Combined effects of Stylosanthesguianensisfallow and tillage management on upland rice yield, weeds and soils in southern Benin uri icon


  • Intensifying upland rice cultivation has resulted in increased weed pressure and declining soil fertility and rice yield in West Africa. Integrated crop management technologies are needed for enhancing rice productivity. A field experiment was conducted from 2006 to 2008 in a TypicHaplustult soil in southern Benin to identify the optimal seeding date of stylo relay-cropped into upland rice, and to evaluate the effects of fallow treatment and tillage management on rice yield, weed biomass and soil properties. Stylosanthesguianensis(stylo), a legume species, was used as a short-term fallow crop. Rice was grown once each year and stylo was seeded during the wet season and grown until the next rice-growing season. The effects of fallow treatment and tillage management (no-tillage vs. manual-tillage) on weed biomass during the rice-growing season were evaluated in 2007 and 2008, whereas the effects on rice yield were examined in 2007 alone. Results indicated that stylo can be established as a relay crop withupland rice about 10 days after rice seeding. Stylo fallow reduced weed biomass by 71% and 95% and increased total biomass (weed + stylo + litter) by 594% and 107% at the end of the dry seasons in 2007 and 2008, respectively. No-tillage without stylo fallow increased weed biomass by 62–202% over manual-tillage during the rice-growing seasons, whereas stylo fallow reduced weed biomass by 45–83% and 11–36%, respectively, under no-tillage and manual-tillage management. There were no significant effects of fallow treatment and tillagemanagement on soil organic C, total N, inorganic N and extractable P. Rice yields following stylofallowwere 0.7 Mg ha_1 higher than after the natural fallow. Manual-tillage increased rice yield by 0.6 Mg ha_1 over no-tillage. Manual-tillage combined with stylo fallow can be recommended to smallholder farmers for improving upland rice productivity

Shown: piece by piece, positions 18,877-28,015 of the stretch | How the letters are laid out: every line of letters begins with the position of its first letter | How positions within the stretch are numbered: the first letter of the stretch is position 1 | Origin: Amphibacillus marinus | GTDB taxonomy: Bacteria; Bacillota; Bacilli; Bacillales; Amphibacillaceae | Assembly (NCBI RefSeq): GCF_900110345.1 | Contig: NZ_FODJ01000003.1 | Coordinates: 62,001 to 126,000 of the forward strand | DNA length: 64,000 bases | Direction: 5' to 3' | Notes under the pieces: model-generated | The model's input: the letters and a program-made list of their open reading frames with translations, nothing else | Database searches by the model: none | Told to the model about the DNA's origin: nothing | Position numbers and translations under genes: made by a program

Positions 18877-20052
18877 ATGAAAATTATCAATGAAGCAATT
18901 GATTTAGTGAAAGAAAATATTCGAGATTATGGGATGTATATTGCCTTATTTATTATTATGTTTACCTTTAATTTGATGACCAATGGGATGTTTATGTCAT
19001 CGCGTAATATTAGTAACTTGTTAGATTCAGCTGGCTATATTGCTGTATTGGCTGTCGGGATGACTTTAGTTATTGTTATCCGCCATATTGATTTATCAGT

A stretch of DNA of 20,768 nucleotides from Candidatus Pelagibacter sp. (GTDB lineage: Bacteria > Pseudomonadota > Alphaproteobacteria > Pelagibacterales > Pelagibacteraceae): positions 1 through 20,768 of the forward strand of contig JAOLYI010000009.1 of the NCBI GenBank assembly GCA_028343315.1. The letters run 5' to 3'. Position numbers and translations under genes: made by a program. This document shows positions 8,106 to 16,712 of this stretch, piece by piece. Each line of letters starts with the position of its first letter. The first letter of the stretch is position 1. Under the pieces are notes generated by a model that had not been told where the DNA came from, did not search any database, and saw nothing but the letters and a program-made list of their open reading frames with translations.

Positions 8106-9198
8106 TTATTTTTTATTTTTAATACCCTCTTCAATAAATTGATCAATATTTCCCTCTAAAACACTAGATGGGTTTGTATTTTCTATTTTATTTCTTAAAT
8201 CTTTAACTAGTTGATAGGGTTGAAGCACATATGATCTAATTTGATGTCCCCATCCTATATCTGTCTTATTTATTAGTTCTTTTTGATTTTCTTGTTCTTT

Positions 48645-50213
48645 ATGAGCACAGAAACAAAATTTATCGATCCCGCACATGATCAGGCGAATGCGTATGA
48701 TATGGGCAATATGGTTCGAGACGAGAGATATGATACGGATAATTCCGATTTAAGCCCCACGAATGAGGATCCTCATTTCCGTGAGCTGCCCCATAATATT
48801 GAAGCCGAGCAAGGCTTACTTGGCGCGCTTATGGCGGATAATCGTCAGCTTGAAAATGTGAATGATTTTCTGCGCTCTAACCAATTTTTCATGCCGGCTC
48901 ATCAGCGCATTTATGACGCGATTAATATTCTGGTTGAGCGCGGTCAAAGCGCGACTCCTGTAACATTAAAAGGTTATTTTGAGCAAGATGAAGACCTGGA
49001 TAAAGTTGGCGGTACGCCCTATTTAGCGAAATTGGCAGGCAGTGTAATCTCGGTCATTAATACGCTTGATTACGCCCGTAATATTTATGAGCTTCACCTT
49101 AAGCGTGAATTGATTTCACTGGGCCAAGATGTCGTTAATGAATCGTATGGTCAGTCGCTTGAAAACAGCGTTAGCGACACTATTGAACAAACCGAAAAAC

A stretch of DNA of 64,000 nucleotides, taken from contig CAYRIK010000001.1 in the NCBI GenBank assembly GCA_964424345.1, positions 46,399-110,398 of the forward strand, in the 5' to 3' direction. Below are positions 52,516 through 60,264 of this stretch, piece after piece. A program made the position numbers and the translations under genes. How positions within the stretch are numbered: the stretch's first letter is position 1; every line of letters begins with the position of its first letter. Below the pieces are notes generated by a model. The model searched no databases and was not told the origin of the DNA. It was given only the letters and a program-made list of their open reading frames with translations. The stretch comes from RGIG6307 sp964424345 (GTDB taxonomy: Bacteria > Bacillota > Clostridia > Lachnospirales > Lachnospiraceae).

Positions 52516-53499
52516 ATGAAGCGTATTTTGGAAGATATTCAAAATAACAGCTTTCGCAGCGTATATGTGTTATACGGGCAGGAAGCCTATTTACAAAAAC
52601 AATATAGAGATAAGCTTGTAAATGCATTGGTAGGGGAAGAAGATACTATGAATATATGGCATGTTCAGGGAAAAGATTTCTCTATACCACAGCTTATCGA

publication date

  • 2012